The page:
• 7. Airline FFP revenues can be divided into two distinct cat- egories: currency-based revenue (or the sale of points), and fee-based revenue. With the airline industry adopting tighter loyalty currency accounting standards since the International Financial Reporting Interpretation Committee’s IFRIC 13 was instituted in 2008, airlines now must offer attractive redemption options for orphan points in order to realize the revenue from their initial sale to partners like co-brand credit card banks. InarecentsurveyconductedbyAirlineInformation/Collinson Latitude, loyalty managers representing 40 international airlines were asked to describe their strategies to generate more revenue from their loyalty program members. Interestingly, 27% of FFP managers planned to increase their number of partners and encourage both earning and spending of points, while another 24% of managers plan to emphasize non-flight partner point redemptions only. Manyairlineshavealreadyinstitutedalternativeredemption options for miles, perhaps the most recognizable is upgrades, but also rental car fees and other non-air services. Some have even integrated mile redemption into their onboard retailing strategies. But few have engaged in the sort of redemption-friendly, high-yield digital rewards that are poised to constitute the new loyalty landscape. © 2011 the first club™ 7 Airlines are the undisputed kings of loyalty programs. Every major airline has a frequent flyer program, with the largest (the new Delta/Northwest) boasting more than 81 million members. American Airlines AAdvantage®, the original FFP, currently has 62.8 billion members, who, in 2009, redeemed 150 billion miles for 6.9 million awards. These are big numbers, and FFP participation represents an overwhelming percentage of the larger passenger aviation market. Yet this is the industry that garners the most consumer complaints about limitations and restrictions on award redemption. Even reporting on the industry’s reward availability is fractional at best, due to a lack of transparency among airlines. Airlines normally consider member accounts with enough points for the minimum flight redemption in an FFP to count against their liability calculations. Therefore there are a significant number of so called “orphan points” outstanding in accounts belonging to members that have not earned enough for flight rewards. Orphan point holders, according to airline consultancy Airline Information “represent a significant revenue growth opportunity for frequent flyer programs.” The Problem with Orphan Points and Loyalty Programs In an effort to address consumer concerns airlines have generally liberalized their FFP reward restrictions over the past several years, expanding expiration periods and adding last-seat redemption options. However these improvements although welcomed by genuinely “frequent” passengers, do not completely address the significant and growing segment of orphan point holders who, according to Airline Information, can easily exceed 50% of an FFP’s membership base. Coupled with the fact that 54% of all airline loyalty points are earned from non-flight activity6 (led by the financially lucrative co-branded credit card), orphan point holders represent a major portion of an airline loyalty program’s bottom line. “Air travel is a largely commoditized product, and we see tremendous revenue growth potential in the business of currency-based loyalty.” Airline Information Airlines Loyalty: Looking Forward, the State of the Loyalty Industry and its Digitized, Instant Future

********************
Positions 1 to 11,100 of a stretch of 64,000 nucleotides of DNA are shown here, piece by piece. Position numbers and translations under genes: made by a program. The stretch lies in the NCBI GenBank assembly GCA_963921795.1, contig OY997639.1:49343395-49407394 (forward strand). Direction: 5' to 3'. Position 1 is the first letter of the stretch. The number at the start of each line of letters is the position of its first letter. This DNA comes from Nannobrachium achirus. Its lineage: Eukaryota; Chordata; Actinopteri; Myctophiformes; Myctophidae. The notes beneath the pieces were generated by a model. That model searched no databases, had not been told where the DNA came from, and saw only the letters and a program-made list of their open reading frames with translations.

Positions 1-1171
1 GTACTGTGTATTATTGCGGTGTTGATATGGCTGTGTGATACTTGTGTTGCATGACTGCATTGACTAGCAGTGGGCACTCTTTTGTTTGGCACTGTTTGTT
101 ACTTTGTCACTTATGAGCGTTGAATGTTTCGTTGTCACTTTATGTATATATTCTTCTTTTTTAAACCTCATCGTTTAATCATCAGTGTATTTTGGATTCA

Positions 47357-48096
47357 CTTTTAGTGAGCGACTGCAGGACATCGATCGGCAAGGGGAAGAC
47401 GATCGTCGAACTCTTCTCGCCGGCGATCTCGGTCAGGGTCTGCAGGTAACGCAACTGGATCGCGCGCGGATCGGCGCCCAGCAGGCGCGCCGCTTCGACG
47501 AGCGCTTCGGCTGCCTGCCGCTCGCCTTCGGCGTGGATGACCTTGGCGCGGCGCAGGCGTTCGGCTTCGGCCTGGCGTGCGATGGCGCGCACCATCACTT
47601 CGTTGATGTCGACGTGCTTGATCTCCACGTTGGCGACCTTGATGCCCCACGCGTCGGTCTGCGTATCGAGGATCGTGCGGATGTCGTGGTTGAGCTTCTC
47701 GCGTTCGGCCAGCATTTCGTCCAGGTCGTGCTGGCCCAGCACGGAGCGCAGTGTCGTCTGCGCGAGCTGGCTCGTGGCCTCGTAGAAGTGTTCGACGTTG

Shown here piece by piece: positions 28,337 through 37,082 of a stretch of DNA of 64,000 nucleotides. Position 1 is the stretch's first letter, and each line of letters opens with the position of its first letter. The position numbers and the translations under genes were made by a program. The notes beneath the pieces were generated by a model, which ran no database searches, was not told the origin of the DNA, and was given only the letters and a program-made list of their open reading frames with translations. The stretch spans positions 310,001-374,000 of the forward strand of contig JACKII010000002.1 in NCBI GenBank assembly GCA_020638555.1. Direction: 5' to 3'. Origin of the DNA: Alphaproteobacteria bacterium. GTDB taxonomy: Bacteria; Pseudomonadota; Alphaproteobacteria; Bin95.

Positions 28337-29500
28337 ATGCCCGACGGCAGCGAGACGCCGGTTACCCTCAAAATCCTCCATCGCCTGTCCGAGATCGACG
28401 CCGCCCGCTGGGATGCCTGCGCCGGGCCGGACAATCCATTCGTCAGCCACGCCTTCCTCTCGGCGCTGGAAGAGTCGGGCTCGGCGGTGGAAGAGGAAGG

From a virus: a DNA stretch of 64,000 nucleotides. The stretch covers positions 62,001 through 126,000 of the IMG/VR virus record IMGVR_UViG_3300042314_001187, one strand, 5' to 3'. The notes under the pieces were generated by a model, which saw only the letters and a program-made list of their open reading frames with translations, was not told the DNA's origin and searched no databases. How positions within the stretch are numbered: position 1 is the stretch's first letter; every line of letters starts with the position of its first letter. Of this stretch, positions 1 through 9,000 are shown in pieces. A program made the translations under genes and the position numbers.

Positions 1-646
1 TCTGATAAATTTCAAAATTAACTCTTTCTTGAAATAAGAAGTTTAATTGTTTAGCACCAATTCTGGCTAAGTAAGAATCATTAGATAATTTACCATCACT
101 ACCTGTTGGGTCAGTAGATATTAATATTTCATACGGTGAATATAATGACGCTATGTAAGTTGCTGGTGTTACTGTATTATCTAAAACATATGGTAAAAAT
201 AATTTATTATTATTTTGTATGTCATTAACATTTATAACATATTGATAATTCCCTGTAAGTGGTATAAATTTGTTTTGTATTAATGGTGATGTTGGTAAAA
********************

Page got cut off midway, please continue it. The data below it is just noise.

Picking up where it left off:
• 8. How Will Airlines Integrate This Into Their Existing Loyalty Programs? Third-party providers will play a leading role in this process, as airlines will find the process of partnering with key content partners expensive and time consuming. Ultimately, though, the modernization of FFPs to include digital rewards will substantially decrease airlines’ exposure to financial liability (by encouraging the incremental redemption of miles), will resonate with consumers who clearly desire more value from their loyalty program participation, and will generally encourage more repeat business in a market increasingly defined by price-based competition. “It’s bigger than an accounting liability issue, airlines are in the loyalty business whether they like it or not, and the bottom line is that loyalty is driven by rewards.” According to the Airline Information/Collinson survey, 24% of airlines want to increase their profit per FFP member. The most effective way to do that is to engage a largely ignored segment of most loyalty program memberships by offering small transaction rewards. That is, low-level redemption rewards that can be redeemed often and while members are travelling. © 2011 the first club™ 8 “Revenue from redemption fees and selling elite levels etc are also lucrative and can be realized immediately due to their non- currency affiliation. But an FFP serious about sustainable ancillary revenues needs to take care of its core business, rewards business of currency-based loyalty,” Airline Information AIRLINE LOYALTY PROGRAMS Collinson Latitude research in conjunction with Airline Information, October 2010, revealed that: • 100% of airline industry respondents wanted to have more redemption content in their portfolios • Almost 50% of respondents have redemption offers which deliver them profits rather than costing them money • 1 in 10 industry respondents are not communicating with their customers about their redemption offers • Two thirds feel that customers who engage with redemption programs are more loyal to the core loyalty program By The Numbers: Frequent Flyer Programs Delta Air Lines SkyMiles ® - 81 million members in May 2010 American Airlines AAdvantage ® - 62.8 million members in May 2010 British Airways Executive Club ® - 5.1 million members in October 2006 United Airlines Mileage Plus ® - 56 million members in May 2010 Lufthansa Miles&More ® - 15 million members since 2008 Air France/ KLM Flying Blue ® - 13.5 million members in September 2009 Virgin Atlantic Flying Club ® -1.4 million members in March 2008 Airlines Loyalty: Looking Forward, the State of the Loyalty Industry and its Digitized, Instant Future